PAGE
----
Most people don’t expect to make money while doing home improvements. In fact, people usually go into DIY projects knowing that they’re about to sink some serious cash, time, and effort into the whole affair. At best, they’ll save a little money by doing things themselves. However, one English couple made international news when they found a stash of rare coins while doing some home repairs.
A couple in Ellerby, East Yorkshire, England decided to rip up and replace their kitchen floors in 2019. The couple set to work ripping up the floor that had been in place since the 18th century. Then, they spotted what they believed was a stray electrical cable, according to BBC. However, it didn’t take them long to discover that it wasn’t a conduit. It was a coin and there were many more.
The couple, who have elected to remain anonymous, found a pot about the size of a modern soda can. That can held over 250 rare gold coins dating from 1610-1727. Among the stash were pieces of misprinted currency that would drive the total price of the haul to astronomical heights.
The couple decided to take their find to an English auction house. They said that the stash, adjusted for inflation, would be worth about £100,000 at face value. However, the rarity of the coins and the history behind them made them worth much more to private collectors. All told, the couple’s find sold for a whopping $852,380 after fees. That dwarfed the auction house’s estimated price tag of just over $231,000.
George Edmund, an auctioneer and British coin expert said that the find represented “120 years of English history hidden in a pot the size of a soda can.”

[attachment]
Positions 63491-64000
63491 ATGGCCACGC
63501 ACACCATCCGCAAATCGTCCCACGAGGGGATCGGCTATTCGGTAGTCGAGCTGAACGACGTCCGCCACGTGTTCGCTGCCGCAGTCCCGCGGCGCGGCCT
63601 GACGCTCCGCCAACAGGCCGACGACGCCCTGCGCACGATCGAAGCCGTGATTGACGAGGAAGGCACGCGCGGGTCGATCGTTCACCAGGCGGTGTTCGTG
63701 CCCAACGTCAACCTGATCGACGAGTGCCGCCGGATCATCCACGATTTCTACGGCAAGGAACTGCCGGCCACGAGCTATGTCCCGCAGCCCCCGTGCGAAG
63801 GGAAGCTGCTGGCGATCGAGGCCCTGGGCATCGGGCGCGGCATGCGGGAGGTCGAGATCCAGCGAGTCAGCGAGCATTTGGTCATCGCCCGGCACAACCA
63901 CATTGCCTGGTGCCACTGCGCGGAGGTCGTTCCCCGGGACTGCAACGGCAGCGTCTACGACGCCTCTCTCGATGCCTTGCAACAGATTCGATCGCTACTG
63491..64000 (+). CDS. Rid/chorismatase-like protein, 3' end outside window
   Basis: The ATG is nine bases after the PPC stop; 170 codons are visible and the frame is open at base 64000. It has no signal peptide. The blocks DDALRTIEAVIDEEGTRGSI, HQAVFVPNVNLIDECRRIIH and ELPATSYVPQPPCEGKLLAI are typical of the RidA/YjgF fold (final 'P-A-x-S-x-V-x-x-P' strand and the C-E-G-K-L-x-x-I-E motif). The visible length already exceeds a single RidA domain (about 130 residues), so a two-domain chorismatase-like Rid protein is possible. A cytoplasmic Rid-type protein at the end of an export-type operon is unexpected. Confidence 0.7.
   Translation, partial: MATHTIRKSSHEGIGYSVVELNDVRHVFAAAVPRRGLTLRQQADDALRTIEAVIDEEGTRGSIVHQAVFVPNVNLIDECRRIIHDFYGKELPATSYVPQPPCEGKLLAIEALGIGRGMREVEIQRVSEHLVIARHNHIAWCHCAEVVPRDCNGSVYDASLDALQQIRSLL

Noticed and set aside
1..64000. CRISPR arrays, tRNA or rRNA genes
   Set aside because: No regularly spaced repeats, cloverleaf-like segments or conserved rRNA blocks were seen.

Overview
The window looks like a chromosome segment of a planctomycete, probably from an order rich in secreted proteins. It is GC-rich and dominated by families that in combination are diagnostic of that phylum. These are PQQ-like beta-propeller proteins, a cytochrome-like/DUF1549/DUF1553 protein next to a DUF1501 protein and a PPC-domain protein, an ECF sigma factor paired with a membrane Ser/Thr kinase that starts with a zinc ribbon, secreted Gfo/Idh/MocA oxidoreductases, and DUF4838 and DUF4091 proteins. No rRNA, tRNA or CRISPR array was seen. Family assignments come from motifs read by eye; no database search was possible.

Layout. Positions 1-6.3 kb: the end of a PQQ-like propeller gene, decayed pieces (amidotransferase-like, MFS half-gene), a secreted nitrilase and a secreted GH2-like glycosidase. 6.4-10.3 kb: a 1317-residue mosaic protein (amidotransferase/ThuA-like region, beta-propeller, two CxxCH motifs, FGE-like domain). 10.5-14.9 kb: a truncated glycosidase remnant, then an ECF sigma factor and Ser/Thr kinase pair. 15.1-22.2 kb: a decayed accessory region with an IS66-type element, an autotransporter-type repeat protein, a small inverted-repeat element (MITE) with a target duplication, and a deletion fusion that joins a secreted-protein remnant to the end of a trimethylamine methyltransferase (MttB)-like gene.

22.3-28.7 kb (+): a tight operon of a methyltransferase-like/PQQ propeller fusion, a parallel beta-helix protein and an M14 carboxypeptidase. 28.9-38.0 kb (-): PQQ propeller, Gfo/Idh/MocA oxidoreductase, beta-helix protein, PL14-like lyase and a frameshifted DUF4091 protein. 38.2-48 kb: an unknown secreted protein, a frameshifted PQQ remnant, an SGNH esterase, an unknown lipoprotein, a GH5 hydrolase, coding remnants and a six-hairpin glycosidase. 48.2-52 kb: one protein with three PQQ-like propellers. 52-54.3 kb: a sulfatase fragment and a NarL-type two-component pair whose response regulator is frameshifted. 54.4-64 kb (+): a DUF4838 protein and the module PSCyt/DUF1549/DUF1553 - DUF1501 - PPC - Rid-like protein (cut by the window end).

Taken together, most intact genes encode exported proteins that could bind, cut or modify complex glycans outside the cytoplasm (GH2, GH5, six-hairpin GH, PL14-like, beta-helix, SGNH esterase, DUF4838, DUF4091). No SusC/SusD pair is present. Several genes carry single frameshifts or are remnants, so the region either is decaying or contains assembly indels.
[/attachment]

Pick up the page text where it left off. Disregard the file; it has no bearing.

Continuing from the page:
Rare Coins Bring Big Money
Two of the pieces in the stash sported minting errors that drove up their value. One was a King George I “Brockage” coin. Brockage refers to a minting error in which the piece has two of the same side. In this case, both sides featured the “tails” design. That fetched just over $70,000.
There was also a coin minted under the reign of King Charles. In many official items, King Charles’ name was rendered in Latin as Carolus Rex. On this piece, the word Carolus was misspelled. It also brought the couple tens of thousands of dollars.
The Origin of the Haul
According to BBC, the stash belonged to the Fernley-Maisters, a family who lived in the home during the early 1700s. The family was involved in Baltic trading. To highlight how long the coins had been waiting to be found, they noted a brief timeline of the family. Joseph Fernley married Sarah Maister in 1694. Joseph died in 1725 at the age of 76. 20 years later, his widow passed away at the age of 80. The rest of their family line died out soon after.